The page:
Now That You Are Engaged, Let’s Discuss Your Budget!



Congratulations On Your Engagement!! Now the work begins…

The first item on your to-do list is to develop a realistic budget. This is a priority and very serious. We would highly suggest that you query your parents and significant other to determine whether there has been a fund created for this special day. We also suggest that you make certain that you have a fiscally responsible person to assist you in developing this budget, which may also create a line item for an expense. Note to self: Wedding planners are good for these types of things.

This is really an important foundation leading up to your special day and should not cause you any more stress than necessary, and won’t if you are realistic. Too often that “dream wedding” may only be a dream if you are not fiscally prepared to manage your life—before, during and after your wedding.

There are far too many horror stories of engaged couples and their families not agreeing over the fees and large ticket line items. Try To Be Realistic. This is really a basic step—knowing exactly how much money you and your family have to work with from the very beginning.

The second step is to create a personal budget (if you don’t have one already) to know what you are currently spending on your daily expenses and how much disposable money do you have to work with; how much money will parents or relatives support or if there are any sources of money or investments that you have created just for this special occasion.

We have put together a sample budget for you. The entire weekend will have some type of expense. When you think in terms of big picture then you won’t miss the tiny details that might come back to haunt you later!

One big deal line item is the food/beverage; these numbers have a direct correlation to your guest list that you and your families must develop together and be realistic. If you are paying for the wedding, but can’t afford 20 of your parents’ college friends that you have never met—then perhaps your family will ante up the per person rate.

You really need to think about the type of wedding: large, midsize, and small; each size has a different price tag as it relates to venues, wedding gifts, and food/beverage. Of course, if money is no object be as creative as you wish.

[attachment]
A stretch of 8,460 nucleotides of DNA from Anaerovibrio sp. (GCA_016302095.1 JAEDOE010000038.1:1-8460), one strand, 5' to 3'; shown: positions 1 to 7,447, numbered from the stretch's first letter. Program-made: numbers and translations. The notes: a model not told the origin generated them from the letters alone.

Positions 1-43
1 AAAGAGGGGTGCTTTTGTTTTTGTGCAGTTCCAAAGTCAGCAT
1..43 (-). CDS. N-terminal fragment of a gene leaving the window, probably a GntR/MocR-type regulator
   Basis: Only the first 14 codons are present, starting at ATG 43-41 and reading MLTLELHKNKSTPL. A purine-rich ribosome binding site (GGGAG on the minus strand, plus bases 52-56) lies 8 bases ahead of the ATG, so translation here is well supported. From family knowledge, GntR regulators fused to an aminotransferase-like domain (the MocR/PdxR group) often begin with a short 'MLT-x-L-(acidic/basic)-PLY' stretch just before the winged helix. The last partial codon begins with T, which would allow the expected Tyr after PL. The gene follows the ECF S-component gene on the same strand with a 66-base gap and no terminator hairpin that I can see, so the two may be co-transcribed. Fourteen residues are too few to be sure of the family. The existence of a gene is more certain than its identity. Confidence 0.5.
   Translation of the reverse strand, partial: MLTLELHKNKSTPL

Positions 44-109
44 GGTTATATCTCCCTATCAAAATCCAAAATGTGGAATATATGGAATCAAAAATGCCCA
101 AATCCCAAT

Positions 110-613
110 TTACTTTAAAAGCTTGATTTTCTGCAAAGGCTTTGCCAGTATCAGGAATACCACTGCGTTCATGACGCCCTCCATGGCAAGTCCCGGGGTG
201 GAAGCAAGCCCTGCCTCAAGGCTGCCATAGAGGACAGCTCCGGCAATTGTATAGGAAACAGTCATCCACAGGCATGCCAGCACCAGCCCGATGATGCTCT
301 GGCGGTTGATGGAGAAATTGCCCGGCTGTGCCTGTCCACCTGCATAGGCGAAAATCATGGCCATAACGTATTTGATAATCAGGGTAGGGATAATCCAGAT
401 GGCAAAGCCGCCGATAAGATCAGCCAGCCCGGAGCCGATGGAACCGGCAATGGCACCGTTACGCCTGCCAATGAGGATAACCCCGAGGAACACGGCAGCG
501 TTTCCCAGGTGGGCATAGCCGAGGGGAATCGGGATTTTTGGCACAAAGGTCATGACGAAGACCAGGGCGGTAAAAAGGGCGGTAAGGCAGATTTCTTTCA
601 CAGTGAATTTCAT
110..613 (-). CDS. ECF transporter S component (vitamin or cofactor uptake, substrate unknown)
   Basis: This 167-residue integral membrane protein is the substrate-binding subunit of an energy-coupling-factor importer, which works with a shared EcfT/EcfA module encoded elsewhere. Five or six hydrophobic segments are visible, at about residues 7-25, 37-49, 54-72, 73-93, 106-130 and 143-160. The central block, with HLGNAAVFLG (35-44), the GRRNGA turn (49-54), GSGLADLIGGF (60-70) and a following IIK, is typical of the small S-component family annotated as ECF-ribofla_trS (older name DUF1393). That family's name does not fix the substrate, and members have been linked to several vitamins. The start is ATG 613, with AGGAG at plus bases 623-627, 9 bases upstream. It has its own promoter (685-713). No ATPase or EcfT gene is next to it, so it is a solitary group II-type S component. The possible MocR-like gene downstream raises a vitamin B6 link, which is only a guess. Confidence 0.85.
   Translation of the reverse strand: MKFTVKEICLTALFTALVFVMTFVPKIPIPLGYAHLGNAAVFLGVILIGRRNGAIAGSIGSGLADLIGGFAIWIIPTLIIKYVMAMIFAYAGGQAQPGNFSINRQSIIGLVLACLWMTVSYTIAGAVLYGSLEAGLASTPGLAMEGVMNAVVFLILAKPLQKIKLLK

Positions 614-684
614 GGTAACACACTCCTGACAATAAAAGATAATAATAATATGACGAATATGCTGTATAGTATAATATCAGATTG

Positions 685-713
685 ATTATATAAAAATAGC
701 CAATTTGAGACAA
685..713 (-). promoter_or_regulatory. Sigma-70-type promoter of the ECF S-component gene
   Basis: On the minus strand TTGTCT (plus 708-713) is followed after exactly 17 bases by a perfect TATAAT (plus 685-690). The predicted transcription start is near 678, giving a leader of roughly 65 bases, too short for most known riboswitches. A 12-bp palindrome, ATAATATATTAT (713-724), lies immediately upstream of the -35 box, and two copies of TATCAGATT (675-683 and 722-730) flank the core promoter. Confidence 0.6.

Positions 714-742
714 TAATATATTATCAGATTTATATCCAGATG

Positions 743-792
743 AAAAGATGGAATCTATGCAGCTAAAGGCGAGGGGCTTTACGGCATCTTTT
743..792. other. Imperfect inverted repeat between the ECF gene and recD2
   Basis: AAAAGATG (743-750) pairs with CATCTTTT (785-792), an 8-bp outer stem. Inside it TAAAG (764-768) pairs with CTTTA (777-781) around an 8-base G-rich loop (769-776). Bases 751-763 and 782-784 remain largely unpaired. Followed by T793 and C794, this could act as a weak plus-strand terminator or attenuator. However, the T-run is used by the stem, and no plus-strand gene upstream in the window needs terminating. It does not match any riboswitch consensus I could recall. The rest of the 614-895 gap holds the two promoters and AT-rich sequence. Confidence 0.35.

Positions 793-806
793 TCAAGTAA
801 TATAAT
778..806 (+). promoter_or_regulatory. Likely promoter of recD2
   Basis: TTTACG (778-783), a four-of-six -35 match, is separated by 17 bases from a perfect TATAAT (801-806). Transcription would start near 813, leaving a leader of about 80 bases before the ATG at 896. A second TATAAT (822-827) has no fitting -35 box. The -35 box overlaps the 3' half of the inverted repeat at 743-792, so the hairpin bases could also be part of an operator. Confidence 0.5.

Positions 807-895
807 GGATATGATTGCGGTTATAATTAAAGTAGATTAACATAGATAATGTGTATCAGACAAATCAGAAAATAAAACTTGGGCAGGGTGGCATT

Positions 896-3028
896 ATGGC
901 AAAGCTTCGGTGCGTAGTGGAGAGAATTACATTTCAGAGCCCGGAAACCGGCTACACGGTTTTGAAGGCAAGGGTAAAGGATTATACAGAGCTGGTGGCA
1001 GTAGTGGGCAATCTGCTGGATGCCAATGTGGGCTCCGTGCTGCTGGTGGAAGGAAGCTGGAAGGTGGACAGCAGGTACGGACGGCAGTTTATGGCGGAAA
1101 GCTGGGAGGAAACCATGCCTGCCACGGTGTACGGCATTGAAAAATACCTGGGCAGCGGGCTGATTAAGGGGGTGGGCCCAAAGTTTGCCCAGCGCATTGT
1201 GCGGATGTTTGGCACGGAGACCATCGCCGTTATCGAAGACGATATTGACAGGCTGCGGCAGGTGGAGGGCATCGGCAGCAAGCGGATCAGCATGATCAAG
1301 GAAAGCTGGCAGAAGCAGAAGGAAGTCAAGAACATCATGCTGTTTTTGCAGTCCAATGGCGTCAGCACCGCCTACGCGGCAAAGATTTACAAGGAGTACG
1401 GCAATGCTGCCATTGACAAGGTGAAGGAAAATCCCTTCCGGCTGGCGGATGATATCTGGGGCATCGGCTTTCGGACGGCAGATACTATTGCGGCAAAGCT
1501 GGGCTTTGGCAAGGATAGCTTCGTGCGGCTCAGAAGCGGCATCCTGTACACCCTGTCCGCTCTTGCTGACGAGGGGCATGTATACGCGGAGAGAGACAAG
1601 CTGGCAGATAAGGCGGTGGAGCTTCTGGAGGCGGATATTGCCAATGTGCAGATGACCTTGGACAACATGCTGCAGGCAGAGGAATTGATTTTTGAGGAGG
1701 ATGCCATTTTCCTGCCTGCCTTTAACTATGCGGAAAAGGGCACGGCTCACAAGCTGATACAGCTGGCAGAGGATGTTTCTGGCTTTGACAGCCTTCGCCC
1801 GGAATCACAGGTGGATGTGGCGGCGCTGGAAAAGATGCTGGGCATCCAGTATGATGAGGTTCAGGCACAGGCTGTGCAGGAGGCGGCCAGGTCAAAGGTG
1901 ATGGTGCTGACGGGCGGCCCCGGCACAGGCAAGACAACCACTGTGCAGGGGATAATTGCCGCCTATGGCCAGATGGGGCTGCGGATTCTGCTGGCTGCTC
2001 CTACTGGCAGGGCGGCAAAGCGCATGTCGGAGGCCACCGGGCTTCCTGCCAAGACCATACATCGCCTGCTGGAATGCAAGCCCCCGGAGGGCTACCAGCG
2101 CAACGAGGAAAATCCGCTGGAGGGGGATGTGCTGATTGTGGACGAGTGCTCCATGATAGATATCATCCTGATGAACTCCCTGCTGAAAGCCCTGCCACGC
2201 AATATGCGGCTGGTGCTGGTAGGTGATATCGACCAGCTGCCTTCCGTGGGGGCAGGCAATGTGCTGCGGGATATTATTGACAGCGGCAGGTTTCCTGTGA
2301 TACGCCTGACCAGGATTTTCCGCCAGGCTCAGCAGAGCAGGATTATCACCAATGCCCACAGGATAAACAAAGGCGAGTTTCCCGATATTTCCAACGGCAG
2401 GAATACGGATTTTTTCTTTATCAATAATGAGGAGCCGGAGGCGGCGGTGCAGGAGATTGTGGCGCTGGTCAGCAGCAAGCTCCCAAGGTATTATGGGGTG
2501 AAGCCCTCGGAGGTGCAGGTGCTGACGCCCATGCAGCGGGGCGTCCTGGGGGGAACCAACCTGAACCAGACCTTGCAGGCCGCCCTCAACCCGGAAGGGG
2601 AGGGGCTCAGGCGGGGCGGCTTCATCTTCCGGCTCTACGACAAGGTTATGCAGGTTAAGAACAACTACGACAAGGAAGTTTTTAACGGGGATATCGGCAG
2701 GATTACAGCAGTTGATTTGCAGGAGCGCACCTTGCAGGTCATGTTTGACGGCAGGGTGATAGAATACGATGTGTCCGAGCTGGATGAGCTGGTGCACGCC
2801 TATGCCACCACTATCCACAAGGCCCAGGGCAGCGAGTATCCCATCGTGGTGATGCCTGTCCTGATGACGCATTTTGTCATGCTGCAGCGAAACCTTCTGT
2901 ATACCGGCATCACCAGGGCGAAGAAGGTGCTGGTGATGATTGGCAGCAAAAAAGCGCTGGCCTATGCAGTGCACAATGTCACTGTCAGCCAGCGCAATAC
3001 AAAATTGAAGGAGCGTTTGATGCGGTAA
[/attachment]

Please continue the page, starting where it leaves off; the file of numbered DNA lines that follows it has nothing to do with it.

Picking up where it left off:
There is a national average of about $30,000 for a wedding of 125 guests. However, depending on the region where you host your wedding this can dictate the fees. If you have your wedding in a lovely suburban college town vs. downtown Manhattan, your fees will be representative of that area. Either way, the time of day and the day of the week are all factors for rentals.

Please keep in mind, after a year or more of planning your wedding, cocktail hour, reception, and dancing—all of which will last maybe four to six hours max… ask yourself, after this lovely affair, will you have managed your realistic budget so that you begin your life in sheer bliss or deep in debt.

Marsha Reeves-Jews

Marsha Jews is the Editor-At-Large(USA) for World Bride Magazine and the founder of Marsha Jews & Company a full service marketing, business development, Wedding/Events/ Conference planning & management; and communications company. Marsha Jews is the Founder/CEO of
and the former Founder/Curator of the Herbert Bearman Art Gallery & Director of Events & Weddings at the Frederick Douglass-Isaac Myers Maritime Park Museum.
Marsha was Project Director on two community technology development grants: Harlem Renaissance 2K1 and NY-OneNet at the Institute of Learning Technologies and the Institute for Urban and Minority Education at Columbia University, New York.
As President/COO/Associate Publisher at Career Communications Group Marsha managed Black Engineer/Hispanic and Information Technology Magazines; the Black Engineer of the Year Awards Conference and was Co-Founder of the Women of Color Technology Awards Conference; Black Family and LaFamilia Technology Awareness Week(s).
The former Executive Director of the Alvin Ailey Dance Theater Foundation of Maryland; presenting Alvin Ailey American Dance Theatre, Ailey II and AileyCamp and Director of Advertising for the 125-year-old Afro-American Newspaper, Inc.
Marsha was Vice President of Operations for the Marine Corps League Exhibit Company, and was the first black woman to produce the Modern Day Marine Force in Readiness Military Exposition and Awards Gala a program of the United States Marine Corps, Capitol Marines and the Marine Corps League, while simultaneously the Director of Advertising for the Amphibious Warfare Review Magazine.
Marsha is active in the community; former board member of the Baltimore Symphony Orchestra and was the first Black Trustee to chair their Annual Gala; Commissioner- Maryland Public Television Commission; Founding board member of the Maryland Association for Nonprofit Organizations; former trustee for the College of Notre Dame and the Maryland Institute College of Art; Trustee at the Enoch Pratt Library, and has won numerous awards; Co‐Author in Incredible Business and is an avid volunteer and speaker.

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